Climate change has reached NY’s Court system. Chief Judge Janet DiFiore has handed down an initiative requiring all of the state’s courts to shift to a Presumptive Mediation model.  The impetus for the change is an over-burdened court calendar and the recognition that mediation is more efficient and less costly than litigation.

Divorce mediation has been available for decades. The premise has always been that people are capable of working through their own conflicts. Mediation allows for creative solutions to the personal and unique needs of families in transition. Research has shown, that the highest levels of personal satisfaction are achieved when parties are able to come to their own settlement terms.

In NY, there have long been seasoned mediators guiding couples through divorce without judicial intervention. I proudly serve on the Board of the Family and Divorce Mediation Council of Greater New York (marking its 38th year) and on the Public Awareness committee of the New York State Council for Divorce Mediation (marking its 36th year) two associations that are comprised of highly qualified mediators who are constantly deepening their understanding of the substantive issues facing divorcing couples and honing their process skills. These mediators are progressive, big picture thinkers with generous spirit.

Until now, couples seeking divorce mediation have been self-selecting, seeking out a better way than going head to head in an expensive duel that involves the judicial system. Understanding that coming to the necessary decisions depends on being fully engaged and committed to the process.  Now that the Court is requiring mediation, with very narrow exceptions, the motivation of the parties who turn to mediation, whether as part of the court ordered process or privately, is uncertain. At best, those who seek judicial intervention but find themselves having to first try mediation may see the benefits of a process about which they were unaware. At worst, people who prefer judicial intervention will be forced into an activity that will only delay access to what they really want.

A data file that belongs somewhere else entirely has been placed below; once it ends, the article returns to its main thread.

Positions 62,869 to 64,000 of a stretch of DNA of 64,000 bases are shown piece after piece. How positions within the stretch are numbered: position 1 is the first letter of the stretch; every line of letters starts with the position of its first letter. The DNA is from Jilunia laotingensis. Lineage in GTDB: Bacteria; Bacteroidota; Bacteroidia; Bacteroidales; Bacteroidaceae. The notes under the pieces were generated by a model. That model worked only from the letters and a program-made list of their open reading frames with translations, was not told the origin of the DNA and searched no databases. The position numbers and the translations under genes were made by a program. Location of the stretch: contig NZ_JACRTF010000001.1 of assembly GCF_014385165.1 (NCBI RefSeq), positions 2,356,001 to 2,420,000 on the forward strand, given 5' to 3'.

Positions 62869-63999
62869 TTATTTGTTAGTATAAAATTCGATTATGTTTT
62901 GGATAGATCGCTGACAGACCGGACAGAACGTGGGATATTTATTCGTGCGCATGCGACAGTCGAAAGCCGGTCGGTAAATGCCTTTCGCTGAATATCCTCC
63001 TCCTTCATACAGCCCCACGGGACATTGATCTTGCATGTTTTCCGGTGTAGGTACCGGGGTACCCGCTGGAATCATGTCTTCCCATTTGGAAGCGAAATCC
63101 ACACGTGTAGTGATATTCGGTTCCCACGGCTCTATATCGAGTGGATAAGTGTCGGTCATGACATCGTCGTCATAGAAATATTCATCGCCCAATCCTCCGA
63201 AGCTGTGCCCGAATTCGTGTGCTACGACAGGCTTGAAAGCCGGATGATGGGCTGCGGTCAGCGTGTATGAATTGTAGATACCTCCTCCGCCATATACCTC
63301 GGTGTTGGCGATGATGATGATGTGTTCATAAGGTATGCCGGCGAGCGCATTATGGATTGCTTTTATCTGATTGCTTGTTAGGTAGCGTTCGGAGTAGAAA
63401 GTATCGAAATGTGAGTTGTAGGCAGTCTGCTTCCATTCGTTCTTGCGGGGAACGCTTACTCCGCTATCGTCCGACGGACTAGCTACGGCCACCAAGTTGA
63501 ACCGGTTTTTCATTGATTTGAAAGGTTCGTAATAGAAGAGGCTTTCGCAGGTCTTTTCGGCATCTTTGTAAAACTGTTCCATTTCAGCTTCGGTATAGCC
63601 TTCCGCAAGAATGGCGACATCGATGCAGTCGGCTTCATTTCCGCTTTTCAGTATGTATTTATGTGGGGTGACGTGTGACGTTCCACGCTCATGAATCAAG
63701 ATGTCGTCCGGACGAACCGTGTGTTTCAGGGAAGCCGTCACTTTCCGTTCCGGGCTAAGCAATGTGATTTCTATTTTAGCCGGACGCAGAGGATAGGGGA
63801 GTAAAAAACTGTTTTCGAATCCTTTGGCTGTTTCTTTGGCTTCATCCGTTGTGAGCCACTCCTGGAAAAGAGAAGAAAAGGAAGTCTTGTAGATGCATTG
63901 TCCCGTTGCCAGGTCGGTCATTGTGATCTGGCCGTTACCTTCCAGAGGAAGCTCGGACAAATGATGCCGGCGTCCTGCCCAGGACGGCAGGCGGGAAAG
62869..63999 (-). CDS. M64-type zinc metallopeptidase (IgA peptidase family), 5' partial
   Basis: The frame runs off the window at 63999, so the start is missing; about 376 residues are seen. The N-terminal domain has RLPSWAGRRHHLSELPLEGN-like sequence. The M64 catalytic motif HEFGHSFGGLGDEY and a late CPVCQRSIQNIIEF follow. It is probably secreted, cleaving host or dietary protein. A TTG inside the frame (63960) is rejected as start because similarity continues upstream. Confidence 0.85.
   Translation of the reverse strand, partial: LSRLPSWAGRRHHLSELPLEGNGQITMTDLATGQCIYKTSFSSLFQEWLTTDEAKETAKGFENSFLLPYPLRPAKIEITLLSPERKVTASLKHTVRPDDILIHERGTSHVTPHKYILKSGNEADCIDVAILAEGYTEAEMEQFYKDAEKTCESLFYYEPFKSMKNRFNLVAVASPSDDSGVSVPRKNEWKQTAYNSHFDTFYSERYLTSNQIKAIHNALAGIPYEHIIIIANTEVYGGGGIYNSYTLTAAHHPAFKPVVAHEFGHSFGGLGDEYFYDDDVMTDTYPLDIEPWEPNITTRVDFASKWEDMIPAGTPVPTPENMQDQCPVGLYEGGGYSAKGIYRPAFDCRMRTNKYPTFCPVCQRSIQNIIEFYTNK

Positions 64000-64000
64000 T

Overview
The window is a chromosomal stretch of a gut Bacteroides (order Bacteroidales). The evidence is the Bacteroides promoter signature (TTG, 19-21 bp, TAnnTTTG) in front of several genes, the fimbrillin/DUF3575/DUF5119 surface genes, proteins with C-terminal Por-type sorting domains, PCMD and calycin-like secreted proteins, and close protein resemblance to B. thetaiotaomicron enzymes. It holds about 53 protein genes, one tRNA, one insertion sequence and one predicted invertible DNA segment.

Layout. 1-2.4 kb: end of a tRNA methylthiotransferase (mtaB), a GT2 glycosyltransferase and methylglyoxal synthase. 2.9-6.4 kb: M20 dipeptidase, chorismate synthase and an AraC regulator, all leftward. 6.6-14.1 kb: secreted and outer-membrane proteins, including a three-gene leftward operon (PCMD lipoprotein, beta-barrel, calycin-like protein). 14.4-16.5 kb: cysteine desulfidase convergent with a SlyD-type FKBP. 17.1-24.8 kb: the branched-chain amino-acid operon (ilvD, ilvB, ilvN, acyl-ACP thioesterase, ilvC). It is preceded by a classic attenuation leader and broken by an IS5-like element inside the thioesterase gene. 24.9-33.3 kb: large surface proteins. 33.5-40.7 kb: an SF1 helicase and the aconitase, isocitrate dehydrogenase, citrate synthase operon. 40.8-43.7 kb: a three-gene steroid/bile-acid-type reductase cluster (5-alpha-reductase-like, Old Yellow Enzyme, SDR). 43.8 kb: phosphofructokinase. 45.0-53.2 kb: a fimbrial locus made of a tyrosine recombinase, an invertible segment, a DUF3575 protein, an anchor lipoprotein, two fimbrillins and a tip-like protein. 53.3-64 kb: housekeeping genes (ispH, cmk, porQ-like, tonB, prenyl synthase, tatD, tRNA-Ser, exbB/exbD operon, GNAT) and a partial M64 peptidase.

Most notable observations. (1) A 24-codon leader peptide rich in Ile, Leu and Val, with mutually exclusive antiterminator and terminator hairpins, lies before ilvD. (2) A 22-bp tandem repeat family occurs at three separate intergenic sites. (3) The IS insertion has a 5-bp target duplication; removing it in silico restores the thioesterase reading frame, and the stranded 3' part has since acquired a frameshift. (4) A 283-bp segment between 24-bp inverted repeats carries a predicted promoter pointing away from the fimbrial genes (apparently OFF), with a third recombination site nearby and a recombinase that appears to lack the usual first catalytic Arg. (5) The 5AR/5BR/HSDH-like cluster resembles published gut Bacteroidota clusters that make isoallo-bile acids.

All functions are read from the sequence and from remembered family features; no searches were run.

The details of the Presumptive Mediation programs in NY’s 13 Judicial Districts are still being worked out. At a minimum, courts must provide mediation as a necessary first step and it must be offered early in the contact with the parties. Courts are working hard to comprise lists of qualified mediators to participate. Those mediators, as mandated by the program, will provide the first 90 minutes of their time for no fee. If the Parties wish to continue, the mediators will be compensated for any additional time.

It remains to be seen what effect implementation of Presumptive Mediation will have on the court calendar and the satisfaction of prospective litigants.  In the meantime, if you’d like to learn more about divorce mediation please contact me for a no fee consultation.



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